Hereâ€™s another album to go with the Superman and Batman ones I talked about earlier. Although they arenâ€™t credited, these songs are most likely performed by the Merriettes again. This album features the entire Justice League. Unlike the Superman and Batman albums, this actually has songs and stories on it, but since weâ€™re all about the music here, letâ€™s take a listen to the songs.
Weâ€™ll start things off with the Justice Leagueâ€™s song. The line-up here is Superman, Batman, Wonder Woman, Flash, Aquaman, Metamorpho, and Plastic Man. Correct me if Iâ€™m wrong, but Iâ€™m pretty sure that this particular incarnation of the Justice League never existed. In fact, I donâ€™t think Plastic Man was ever in the League until a few years ago. I really like this songâ€™s swinging organ accompaniment. Listen for the Justice League roll call: Wonder Woman sounds like a guy speaking in falsetto and Batman sounds like an old Jewish man!
This album also features a song about each of the individual heroes (except for Batman and Superman who, as you know, had their own records). Hereâ€™s the song about the Flash. Many of these songs seemed to work from a checklist: give the heroâ€™s true identity, explain his power, and mention something special about him. The first verse is about how fast the Flash is; the second verse covers his real name (Barry Allen), that he works for the police, and that he keeps his Flash costume in a ring on his finger. What else do you need to know?
The next song is about the â€œKing of the Sea,â€ Aquaman. Unfortunately, the info on him is sketchier. He can swim fast, he lives under the sea, and his queen is named Mera. Even back then he didnâ€™t have a good publicist!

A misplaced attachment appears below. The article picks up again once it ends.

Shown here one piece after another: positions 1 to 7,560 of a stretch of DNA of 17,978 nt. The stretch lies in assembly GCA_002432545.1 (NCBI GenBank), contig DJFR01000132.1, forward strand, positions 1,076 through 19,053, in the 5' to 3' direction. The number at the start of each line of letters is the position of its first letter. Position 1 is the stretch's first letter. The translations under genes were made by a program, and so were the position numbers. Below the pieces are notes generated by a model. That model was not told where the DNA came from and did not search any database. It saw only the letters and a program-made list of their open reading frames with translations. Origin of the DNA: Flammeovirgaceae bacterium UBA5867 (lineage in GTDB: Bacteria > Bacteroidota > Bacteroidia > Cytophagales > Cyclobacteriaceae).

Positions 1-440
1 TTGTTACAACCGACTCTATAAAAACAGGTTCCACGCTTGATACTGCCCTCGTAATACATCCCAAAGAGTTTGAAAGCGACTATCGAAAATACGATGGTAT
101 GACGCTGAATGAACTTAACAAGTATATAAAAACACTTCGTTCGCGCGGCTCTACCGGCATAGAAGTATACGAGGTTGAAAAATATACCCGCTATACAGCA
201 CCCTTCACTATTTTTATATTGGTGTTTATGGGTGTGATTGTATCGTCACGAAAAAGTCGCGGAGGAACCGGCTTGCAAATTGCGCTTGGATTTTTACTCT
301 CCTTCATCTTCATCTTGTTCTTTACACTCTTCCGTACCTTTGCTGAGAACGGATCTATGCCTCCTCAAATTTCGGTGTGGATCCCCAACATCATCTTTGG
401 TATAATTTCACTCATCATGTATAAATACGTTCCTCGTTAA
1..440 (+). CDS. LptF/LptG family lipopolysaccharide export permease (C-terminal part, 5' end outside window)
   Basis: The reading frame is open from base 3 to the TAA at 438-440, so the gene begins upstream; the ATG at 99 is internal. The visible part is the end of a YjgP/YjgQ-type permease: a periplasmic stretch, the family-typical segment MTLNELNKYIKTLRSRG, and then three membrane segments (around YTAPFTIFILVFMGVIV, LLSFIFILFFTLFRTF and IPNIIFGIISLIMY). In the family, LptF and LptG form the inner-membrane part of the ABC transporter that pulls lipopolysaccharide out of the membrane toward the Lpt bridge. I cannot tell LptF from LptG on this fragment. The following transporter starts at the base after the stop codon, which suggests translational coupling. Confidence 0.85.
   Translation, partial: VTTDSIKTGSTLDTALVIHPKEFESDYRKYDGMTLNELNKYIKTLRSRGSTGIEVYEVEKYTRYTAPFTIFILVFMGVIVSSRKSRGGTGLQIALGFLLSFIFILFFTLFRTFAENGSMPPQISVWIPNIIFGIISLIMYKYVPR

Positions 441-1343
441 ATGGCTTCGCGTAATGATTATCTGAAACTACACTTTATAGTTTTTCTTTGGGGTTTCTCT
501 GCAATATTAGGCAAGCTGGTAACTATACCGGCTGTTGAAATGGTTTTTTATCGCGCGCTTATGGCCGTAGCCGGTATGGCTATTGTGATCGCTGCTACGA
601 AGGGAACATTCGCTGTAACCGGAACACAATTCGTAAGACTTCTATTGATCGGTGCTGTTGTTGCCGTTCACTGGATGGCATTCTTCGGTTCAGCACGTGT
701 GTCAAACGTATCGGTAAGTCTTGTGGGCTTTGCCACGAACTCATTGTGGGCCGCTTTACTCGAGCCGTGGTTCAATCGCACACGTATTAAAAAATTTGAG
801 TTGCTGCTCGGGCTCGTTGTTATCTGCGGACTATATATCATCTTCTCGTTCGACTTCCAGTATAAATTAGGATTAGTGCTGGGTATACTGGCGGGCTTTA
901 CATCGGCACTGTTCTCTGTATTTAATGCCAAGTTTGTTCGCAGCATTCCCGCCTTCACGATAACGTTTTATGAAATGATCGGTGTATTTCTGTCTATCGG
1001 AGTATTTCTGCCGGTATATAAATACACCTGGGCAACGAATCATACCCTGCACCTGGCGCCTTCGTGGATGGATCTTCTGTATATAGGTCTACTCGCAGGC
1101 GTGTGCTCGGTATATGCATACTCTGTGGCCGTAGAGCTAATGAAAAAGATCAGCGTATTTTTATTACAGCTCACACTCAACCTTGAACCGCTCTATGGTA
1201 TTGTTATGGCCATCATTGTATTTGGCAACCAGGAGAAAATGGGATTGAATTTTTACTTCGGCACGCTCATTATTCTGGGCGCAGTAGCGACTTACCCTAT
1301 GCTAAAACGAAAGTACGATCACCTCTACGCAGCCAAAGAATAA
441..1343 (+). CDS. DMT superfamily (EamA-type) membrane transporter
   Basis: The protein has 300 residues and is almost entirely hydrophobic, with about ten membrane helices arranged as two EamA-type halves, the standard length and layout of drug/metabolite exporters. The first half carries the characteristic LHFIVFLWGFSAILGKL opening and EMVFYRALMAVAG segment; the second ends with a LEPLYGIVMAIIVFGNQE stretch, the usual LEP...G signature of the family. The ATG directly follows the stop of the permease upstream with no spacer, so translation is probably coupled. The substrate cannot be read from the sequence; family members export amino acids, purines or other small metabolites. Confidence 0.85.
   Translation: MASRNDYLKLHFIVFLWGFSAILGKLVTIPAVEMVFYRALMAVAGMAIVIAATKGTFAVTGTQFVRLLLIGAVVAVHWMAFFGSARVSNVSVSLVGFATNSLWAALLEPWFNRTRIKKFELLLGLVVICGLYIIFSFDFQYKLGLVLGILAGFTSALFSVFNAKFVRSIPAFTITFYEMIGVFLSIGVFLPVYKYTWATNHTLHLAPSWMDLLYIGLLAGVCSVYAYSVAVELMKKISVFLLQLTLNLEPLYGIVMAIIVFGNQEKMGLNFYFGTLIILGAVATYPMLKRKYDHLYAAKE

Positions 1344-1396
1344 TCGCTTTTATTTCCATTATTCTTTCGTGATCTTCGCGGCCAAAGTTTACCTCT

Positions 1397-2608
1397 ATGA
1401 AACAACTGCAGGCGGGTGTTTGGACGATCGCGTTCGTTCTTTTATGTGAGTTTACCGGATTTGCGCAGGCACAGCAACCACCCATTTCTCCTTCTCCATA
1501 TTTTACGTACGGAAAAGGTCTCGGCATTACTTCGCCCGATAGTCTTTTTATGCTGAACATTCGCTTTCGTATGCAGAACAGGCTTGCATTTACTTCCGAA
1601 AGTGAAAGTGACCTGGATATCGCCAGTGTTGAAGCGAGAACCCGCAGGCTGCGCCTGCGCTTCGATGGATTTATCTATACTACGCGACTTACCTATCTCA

Plastic Manâ€™s song does a better job of talking about him, even mentioning his goggles, his red suit, and his belt â€œthatâ€™s a beautâ€! I like this quickie retelling of his origin: â€œHe was a crook, but he reformed and then he reformed and reformed and reformed again!â€ However, despite what the song says, he canâ€™t â€œbounce the moon like a basketball.â€ A quick note about Plastic Man: If youâ€™re like me (and who isnâ€™t?) you might have wondered how he got the name Plastic Man instead of something more like Elastic Man or even Rubberband Man. The reason is because when Plastic Man was created plastic was seen in America as a miracle material that could be made into just about anything. Likewise, even though Plastic Man could stretch his body, he often used his power to form himself into many different objects (albeit bright red ones with a yellow and black striped belt).
Metamorpho the Element Man isnâ€™t as well known as the rest of these guys, so his song goes into his origin in detail. Soldier of fortune Rex Mason finds a glowing meteorite in an Egyptian pyramid. The meteorite zaps him with cosmic rays and then, as the song says, â€œThere Yeah! There Yeah! There Yeah yeah yeah! Thereâ€¦ stood the Element Man!â€ The song also sensitively portrays Metamorpho as being â€œstrong as iron, homely as sinâ€™. I guess itâ€™s all right though when you find out the songâ€™s big surprise ending.
I donâ€™t know what to say about Wonder Womanâ€™s song. Everybody else gets these bouncy, exciting songs while sheâ€™s stuck with this â€œTown without Pityâ€ reject. â€œWonder Woman, Wonder Woman, how I wonder â€˜bout the wonder (The wonder, the wonder, the wonder) of you,â€ the lovestruck singer states. Thereâ€™s not much in the song about her, other than sheâ€™s magic and sheâ€™s beautiful. You could have pretty much sung the same song about Samantha on Bewitched.
If youâ€™d also like to hear stories featuring these heroes, you can get the entire album here. This album was reissued a few years later and, as a bonus, hereâ€™s the cover as drawn by comics great Neal Adams.